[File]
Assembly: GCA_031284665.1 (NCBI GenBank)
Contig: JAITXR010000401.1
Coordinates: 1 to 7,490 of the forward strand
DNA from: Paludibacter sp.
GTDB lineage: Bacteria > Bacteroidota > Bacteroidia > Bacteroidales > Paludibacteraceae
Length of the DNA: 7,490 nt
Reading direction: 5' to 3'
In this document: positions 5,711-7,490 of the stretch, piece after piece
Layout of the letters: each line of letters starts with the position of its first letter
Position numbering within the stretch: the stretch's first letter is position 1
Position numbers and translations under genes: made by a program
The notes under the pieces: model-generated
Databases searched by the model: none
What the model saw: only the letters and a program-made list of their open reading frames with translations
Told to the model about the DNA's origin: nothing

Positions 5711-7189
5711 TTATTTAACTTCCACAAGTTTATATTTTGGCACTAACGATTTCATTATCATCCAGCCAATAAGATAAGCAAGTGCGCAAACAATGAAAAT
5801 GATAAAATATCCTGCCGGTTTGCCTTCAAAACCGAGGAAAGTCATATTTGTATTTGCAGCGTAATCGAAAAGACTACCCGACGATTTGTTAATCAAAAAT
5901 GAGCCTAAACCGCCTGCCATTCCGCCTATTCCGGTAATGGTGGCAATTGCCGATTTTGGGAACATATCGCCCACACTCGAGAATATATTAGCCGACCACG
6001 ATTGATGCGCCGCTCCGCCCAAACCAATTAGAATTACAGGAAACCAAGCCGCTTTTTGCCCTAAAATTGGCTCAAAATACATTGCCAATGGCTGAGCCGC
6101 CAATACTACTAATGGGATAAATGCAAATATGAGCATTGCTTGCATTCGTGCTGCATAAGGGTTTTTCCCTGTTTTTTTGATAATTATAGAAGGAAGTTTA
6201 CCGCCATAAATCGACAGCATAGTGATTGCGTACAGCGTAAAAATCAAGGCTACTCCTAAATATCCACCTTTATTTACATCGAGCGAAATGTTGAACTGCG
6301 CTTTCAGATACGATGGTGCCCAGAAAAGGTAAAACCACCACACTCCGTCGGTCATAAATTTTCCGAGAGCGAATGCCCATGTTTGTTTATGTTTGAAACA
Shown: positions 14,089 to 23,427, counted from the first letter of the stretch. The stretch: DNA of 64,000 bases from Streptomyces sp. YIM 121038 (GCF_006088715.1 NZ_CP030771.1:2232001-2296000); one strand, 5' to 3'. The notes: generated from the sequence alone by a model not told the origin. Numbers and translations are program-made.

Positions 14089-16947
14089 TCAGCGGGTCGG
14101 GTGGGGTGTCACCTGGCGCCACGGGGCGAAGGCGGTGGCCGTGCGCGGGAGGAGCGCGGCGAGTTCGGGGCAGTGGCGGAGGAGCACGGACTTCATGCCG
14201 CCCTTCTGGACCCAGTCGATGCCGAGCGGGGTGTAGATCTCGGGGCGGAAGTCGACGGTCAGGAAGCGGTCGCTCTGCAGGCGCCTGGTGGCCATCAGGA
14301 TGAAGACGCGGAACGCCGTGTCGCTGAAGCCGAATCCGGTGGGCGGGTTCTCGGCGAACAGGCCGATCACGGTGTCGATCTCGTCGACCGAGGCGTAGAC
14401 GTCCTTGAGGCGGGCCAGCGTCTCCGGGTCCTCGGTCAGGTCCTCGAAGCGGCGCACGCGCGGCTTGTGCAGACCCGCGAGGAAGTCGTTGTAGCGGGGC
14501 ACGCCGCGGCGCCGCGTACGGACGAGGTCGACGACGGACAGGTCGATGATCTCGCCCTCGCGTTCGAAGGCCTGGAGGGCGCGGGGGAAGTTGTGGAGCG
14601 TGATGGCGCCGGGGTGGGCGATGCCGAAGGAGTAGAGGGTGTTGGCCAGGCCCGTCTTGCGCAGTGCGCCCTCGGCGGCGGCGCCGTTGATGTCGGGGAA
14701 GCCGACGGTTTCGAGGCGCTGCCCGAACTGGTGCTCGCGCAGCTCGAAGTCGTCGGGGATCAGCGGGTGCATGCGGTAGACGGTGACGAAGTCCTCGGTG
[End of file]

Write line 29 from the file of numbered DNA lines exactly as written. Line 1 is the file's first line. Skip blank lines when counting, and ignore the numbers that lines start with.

14301 TGAAGACGCGGAACGCCGTGTCGCTGAAGCCGAATCCGGTGGGCGGGTTCTCGGCGAACAGGCCGATCACGGTGTCGATCTCGTCGACCGAGGCGTAGAC